Journal cover Journal topic
Atmospheric Chemistry and Physics An interactive open-access journal of the European Geosciences Union
Atmos. Chem. Phys., 16, 11107-11124, 2016
https://doi.org/10.5194/acp-16-11107-2016
© Author(s) 2016. This work is distributed under
the Creative Commons Attribution 3.0 License.
Research article
08 Sep 2016
Effects of 20–100 nm particles on liquid clouds in the clean summertime Arctic
W. Richard Leaitch1, Alexei Korolev1, Amir A. Aliabadi1,a, Julia Burkart2, Megan D. Willis2, Jonathan P. D. Abbatt2, Heiko Bozem3, Peter Hoor3, Franziska Köllner4, Johannes Schneider4, Andreas Herber5, Christian Konrad5, and Ralf Brauner6 1Environment and Climate Change Canada, Toronto, Canada
2Department of Chemistry, University of Toronto, Toronto, Canada
3Institute for Atmospheric Physics, University of Mainz, Mainz, Germany
4Particle Chemistry Department, Max Planck Institute for Chemistry, Mainz, Germany
5Alfred Wegener Institute Helmholtz Centre for Polar and Marine Research, Bremerhaven, Germany
6Department of Maritime and Logistics Studies, Jade University, Elsfleth, Germany
anow at: Environmental Engineering, University of Guelph, Guelph, Canada
Abstract. Observations addressing effects of aerosol particles on summertime Arctic clouds are limited. An airborne study, carried out during July 2014 from Resolute Bay, Nunavut, Canada, as part of the Canadian NETCARE project, provides a comprehensive in situ look into some effects of aerosol particles on liquid clouds in the clean environment of the Arctic summer. Median cloud droplet number concentrations (CDNC) from 62 cloud samples are 10 cm−3 for low-altitude cloud (clouds topped below 200 m) and 101 cm−3 for higher-altitude cloud (clouds based above 200 m). The lower activation size of aerosol particles is  ≤  50 nm diameter in about 40 % of the cases. Particles as small as 20 nm activated in the higher-altitude clouds consistent with higher supersaturations (S) for those clouds inferred from comparison of the CDNC with cloud condensation nucleus (CCN) measurements. Over 60 % of the low-altitude cloud samples fall into the CCN-limited regime of Mauritsen et al. (2011), within which increases in CDNC may increase liquid water and warm the surface. These first observations of that CCN-limited regime indicate a positive association of the liquid water content (LWC) and CDNC, but no association of either the CDNC or LWC with aerosol variations. Above the Mauritsen limit, where aerosol indirect cooling may result, changes in particles with diameters from 20 to 100 nm exert a relatively strong influence on the CDNC. Within this exceedingly clean environment, as defined by low carbon monoxide and low concentrations of larger particles, the background CDNC are estimated to range between 16 and 160 cm−3, where higher values are due to activation of particles  ≤  50 nm that likely derive from natural sources. These observations offer the first wide-ranging reference for the aerosol cloud albedo effect in the summertime Arctic.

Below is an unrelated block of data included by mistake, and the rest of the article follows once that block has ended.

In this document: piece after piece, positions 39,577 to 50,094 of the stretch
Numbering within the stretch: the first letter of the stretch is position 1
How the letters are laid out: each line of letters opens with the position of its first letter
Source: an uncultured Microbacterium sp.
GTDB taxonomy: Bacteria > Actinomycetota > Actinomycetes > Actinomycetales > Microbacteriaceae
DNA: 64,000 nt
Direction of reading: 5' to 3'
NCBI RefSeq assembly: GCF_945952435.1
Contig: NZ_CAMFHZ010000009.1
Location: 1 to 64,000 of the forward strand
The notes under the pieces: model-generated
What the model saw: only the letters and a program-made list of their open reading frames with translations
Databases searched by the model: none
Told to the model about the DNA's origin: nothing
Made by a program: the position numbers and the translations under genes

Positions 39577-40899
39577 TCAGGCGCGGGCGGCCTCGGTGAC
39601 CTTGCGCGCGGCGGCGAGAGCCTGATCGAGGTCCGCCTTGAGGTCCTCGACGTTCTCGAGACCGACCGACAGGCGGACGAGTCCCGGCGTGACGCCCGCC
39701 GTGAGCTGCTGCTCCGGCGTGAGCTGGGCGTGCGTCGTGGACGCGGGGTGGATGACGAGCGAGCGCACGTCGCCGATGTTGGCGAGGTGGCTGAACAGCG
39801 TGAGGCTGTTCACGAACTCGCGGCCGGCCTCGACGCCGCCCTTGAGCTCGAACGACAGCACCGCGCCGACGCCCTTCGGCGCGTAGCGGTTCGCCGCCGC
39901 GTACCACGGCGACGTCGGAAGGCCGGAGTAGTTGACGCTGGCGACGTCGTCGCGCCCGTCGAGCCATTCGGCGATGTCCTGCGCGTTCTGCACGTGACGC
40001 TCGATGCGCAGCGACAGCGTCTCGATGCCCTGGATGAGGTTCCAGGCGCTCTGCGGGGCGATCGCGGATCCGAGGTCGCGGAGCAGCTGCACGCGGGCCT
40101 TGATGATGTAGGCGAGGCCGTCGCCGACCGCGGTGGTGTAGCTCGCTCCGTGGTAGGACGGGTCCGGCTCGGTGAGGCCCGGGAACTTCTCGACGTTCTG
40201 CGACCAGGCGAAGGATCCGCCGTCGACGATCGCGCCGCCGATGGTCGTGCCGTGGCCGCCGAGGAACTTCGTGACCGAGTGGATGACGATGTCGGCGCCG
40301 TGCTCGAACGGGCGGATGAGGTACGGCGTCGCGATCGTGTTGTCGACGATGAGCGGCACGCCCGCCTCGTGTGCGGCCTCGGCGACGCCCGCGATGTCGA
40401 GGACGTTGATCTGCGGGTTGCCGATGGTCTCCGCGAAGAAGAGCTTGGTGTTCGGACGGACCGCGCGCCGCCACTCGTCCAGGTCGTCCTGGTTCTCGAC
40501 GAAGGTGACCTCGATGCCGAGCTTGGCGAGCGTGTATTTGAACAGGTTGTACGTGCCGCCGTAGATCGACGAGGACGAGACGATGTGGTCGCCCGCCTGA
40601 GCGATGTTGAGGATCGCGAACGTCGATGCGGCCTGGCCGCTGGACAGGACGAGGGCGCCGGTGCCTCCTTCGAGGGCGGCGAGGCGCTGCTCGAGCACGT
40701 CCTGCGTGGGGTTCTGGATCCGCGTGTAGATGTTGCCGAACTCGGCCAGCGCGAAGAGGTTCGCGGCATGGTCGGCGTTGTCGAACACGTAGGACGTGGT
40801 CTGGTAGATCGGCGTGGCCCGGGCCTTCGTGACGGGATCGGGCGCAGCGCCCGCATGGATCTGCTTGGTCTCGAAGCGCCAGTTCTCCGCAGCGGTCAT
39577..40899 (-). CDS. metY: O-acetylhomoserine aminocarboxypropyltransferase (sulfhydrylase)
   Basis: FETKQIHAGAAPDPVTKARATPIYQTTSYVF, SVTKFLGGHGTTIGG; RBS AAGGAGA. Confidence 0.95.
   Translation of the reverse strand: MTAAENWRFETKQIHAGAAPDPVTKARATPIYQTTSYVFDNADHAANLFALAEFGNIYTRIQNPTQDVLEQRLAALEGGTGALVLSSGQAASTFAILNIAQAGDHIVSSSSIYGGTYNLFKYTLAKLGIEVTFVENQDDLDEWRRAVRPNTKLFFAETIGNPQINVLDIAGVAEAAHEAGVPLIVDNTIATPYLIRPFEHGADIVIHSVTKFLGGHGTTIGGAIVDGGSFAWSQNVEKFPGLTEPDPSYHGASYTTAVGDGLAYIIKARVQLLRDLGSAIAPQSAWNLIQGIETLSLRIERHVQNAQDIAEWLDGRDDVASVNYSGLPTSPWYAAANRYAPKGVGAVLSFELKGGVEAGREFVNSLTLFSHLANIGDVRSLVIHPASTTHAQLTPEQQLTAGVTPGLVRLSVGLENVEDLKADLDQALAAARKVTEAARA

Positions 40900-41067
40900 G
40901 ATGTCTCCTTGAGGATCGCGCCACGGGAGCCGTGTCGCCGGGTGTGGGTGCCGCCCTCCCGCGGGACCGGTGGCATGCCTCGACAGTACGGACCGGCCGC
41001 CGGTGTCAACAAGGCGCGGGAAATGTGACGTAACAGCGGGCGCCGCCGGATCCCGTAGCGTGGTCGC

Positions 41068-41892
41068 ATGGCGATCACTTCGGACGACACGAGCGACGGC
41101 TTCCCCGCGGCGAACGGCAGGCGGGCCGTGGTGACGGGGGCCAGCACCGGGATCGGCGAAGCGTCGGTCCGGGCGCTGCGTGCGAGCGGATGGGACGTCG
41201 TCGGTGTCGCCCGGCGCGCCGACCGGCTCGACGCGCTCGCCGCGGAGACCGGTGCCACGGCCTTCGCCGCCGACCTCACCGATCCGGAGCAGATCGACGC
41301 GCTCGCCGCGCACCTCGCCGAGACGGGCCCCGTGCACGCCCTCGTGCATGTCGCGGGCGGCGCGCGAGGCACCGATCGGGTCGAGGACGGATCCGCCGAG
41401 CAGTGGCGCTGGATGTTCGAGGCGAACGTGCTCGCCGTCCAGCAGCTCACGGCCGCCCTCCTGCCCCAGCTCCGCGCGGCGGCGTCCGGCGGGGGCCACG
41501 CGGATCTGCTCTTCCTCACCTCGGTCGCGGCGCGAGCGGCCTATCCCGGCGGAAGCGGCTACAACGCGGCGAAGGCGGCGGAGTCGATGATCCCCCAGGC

Citation: Leaitch, W. R., Korolev, A., Aliabadi, A. A., Burkart, J., Willis, M. D., Abbatt, J. P. D., Bozem, H., Hoor, P., Köllner, F., Schneider, J., Herber, A., Konrad, C., and Brauner, R.: Effects of 20–100 nm particles on liquid clouds in the clean summertime Arctic, Atmos. Chem. Phys., 16, 11107-11124, https://doi.org/10.5194/acp-16-11107-2016, 2016.
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Short summary
Thought to be mostly unimportant for summertime Arctic liquid-water clouds, airborne observations show that atmospheric aerosol particles 50 nm in diameter or smaller and most likely from natural sources are often involved in cloud formation in the pristine Arctic summer. The result expands the reference for aerosol forcing of climate. Further, for extremely low droplet concentrations, no evidence is found for a connection between cloud liquid water and aerosol particle concentrations.
Thought to be mostly unimportant for summertime Arctic liquid-water clouds, airborne...
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